A Night at the Opera: How Queen’s 49-Year Legacy Lives On

todayJuly 30, 2019 331

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By Brittany Anderson
Web Content Contributor

It’s the stuff dreams are made of: thousands of people stomping twice, then clapping once in unison; singing “Galileo” as high as their lungs will go. The only thing missing? The legend himself: frontman extraordinaire Freddie Mercury.

Freddie Mercury performing at a concert in November 1978, wearing his iconic black and white checkered bodysuit.
Mercury performing in November 1978. Photo by Carl Lender.

Queen is regarded as being one of the most iconic rock bands of all time and rightfully so. During their reign, they accumulated a worldwide following and made a household name for themselves with classics like “Bohemian Rhapsody,” “We Will Rock You,” “We Are the Champions” and “Another One Bites the Dust.” With a nearly 50-year legacy — stretching from the gritty glam rock of the ‘70s, discotheque beats of the ‘80s and everything in between — Queen pushed musical and societal boundaries in a way that was well before their time, and none of it would have been possible without Mercury.

Queen has recently seen a surge of new success and popularity among millennials after the biopic “Bohemian Rhapsody” was released in 2018, which garnered four Oscars, a Golden Globe and a BAFTA, among others. The film chronicles the life of Mercury and his bandmates throughout their golden era — from their inception in 1970 until their 1985 Live Aid performance, a 20-minute set that is considered to be one of the greatest live performances in rock history.

Mercury’s life was tragically cut short in 1991 from complications due to AIDS. After bassist John Deacon retired in 1997, the rest of the surviving members— drummer Roger Taylor and guitarist Brian May— set out on the seemingly impossible quest of continuing the legacy of Queen without the legend himself.

In his lifetime Mercury became a well-loved figure: from his witty, charming demeanor, exuberant stage persona, stunning four-octave vocal range and unapologetic sense of self. So how could Queen ever find success as they did back in their heyday? Just ask one of the thousands of attendees at the sold out Queen concert at the Toyota Center in Houston on July 24.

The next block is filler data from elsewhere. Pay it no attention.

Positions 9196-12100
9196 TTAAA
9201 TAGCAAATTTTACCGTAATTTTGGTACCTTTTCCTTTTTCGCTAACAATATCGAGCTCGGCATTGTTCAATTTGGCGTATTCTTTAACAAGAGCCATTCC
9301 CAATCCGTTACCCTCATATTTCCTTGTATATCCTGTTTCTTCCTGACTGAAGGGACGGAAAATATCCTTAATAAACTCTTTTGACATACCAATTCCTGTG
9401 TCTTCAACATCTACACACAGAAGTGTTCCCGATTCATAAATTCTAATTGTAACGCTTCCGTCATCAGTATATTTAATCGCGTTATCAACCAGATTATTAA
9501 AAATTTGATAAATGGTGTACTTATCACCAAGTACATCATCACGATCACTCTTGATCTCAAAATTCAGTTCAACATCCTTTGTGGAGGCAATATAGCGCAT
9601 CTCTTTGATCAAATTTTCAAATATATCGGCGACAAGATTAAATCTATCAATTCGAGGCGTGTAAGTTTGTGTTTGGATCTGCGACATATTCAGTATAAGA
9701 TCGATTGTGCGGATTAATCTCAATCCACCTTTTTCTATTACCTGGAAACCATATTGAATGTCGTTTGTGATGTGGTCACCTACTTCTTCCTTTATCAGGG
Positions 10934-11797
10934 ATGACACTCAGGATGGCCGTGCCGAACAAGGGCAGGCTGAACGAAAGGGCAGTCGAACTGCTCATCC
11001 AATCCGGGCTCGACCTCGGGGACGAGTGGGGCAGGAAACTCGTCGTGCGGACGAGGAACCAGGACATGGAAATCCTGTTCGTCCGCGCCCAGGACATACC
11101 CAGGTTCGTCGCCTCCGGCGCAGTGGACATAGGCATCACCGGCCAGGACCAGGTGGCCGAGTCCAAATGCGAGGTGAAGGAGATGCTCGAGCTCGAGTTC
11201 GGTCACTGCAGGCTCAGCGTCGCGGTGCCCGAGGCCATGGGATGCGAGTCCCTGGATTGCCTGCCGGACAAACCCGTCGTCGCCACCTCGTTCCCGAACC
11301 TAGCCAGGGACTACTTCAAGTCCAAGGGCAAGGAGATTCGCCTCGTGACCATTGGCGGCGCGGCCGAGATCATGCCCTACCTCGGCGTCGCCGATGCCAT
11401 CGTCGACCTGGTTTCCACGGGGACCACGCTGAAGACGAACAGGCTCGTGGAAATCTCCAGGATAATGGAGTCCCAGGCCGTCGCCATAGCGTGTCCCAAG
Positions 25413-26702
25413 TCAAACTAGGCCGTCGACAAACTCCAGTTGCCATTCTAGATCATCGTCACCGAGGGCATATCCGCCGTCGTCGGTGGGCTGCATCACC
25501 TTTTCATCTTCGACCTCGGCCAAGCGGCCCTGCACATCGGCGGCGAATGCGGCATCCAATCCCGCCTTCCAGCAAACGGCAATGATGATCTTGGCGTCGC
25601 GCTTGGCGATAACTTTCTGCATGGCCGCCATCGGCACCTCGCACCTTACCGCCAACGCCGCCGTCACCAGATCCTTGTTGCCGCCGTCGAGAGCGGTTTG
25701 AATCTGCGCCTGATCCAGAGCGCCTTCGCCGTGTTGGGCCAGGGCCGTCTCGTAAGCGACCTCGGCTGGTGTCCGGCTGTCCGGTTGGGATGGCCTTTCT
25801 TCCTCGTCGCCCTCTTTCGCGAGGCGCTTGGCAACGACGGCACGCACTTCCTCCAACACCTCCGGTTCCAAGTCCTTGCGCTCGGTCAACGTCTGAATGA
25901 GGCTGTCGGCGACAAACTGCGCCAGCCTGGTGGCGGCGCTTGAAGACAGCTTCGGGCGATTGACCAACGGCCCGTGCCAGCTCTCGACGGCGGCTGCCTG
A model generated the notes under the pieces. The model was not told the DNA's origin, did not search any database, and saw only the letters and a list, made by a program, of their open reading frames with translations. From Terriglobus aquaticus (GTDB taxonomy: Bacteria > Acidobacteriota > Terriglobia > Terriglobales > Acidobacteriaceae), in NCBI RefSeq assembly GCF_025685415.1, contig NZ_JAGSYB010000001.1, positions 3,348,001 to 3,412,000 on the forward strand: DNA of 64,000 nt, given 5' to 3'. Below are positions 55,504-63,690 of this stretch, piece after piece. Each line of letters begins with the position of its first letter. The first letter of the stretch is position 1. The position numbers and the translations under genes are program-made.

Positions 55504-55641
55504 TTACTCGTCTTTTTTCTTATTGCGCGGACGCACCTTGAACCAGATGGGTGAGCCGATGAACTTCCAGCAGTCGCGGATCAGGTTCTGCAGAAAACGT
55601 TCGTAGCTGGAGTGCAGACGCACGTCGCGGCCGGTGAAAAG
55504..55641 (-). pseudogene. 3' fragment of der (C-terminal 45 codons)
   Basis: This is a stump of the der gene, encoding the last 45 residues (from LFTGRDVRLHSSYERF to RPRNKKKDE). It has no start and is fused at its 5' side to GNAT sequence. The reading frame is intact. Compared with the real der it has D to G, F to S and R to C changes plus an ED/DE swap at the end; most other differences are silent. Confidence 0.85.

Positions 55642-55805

Queen + Adam Lambert’s seventh stop on the Rhapsody Tour was theToyota Center in Houston, Texas.
The Toyota Center in Houston was Queen + Adam Lambert’s seventh stop on the Rhapsody Tour, which will last until February 2020. Photo by Brittany Anderson.

Since 2011, Queen has performed with singer Adam Lambert, best known for finishing as runner up on “American Idol” in 2009— and who fittingly auditioned for the show by singing “Bohemian Rhapsody.” He found himself touring with the Queen rock legends just two years later, memorizing their discography and working to respectfully pay homage to Mercury’s electrifying personality and undeniable musical gift.

Taylor, May and Lambert have all made one thing clear: Lambert does not perform with Queen as a Mercury impersonator. Instead, Lambert brings his own pizzazz to the show with his dazzling and demanding stage presence and impeccable talent. Nearly 50 years after forming and 30 years after the death of the band’s key member, Queen has been able to keep their legacy and Freddie’s memory alive thanks to their collaboration with Lambert.

A disco ball spun above the stage during one of their famed songs from the ‘80s, “I Want To Break Free.”
The crowd got a taste of disco heaven during “I Want To Break Free” with a massive, shimmering disco ball. In the ‘80s, the music video for this song was infamously banned on MTV in America. Photo by Brittany Anderson.

On the comfortably warm July evening, everyone in the arena— Taylor, May, Lambert and concert goers alike— echoed the same bittersweet thought: Mercury is truly irreplaceable. But it’s evident that Lambert helps celebrate Mercury; building upon the band’s timeless reputation while offering a fresh, creative perspective to their deep rock ‘n’ roll roots by bringing their story into the 21st century and uniting younger and older generations. It’s reassuring to see that Taylor and May have embraced Lambert as one of their own. Paired with phenomenal visuals and just the right amount of nostalgia, this show was one of a kind.

A sea of lighters and phone lights during “Love Of My Life.”
Lighters up: the crowd got emotional during May’s cover of “Love Of My Life,” written by Mercury for his noted “one true love” May Austin. The song ended with a video of Mercury singing with the crowd during a performance at Wembley Stadium in 1986. Photo by Brittany Anderson.

Everyone has sung really bad karaoke to most of Queen’s classics— expand your Queen knowledge and press shuffle on this Spotify playlist, filled with hidden gems and underrated tracks from Queen’s two decades-long discography.

Featured image by Alaa El Awaad via Creative Commons.

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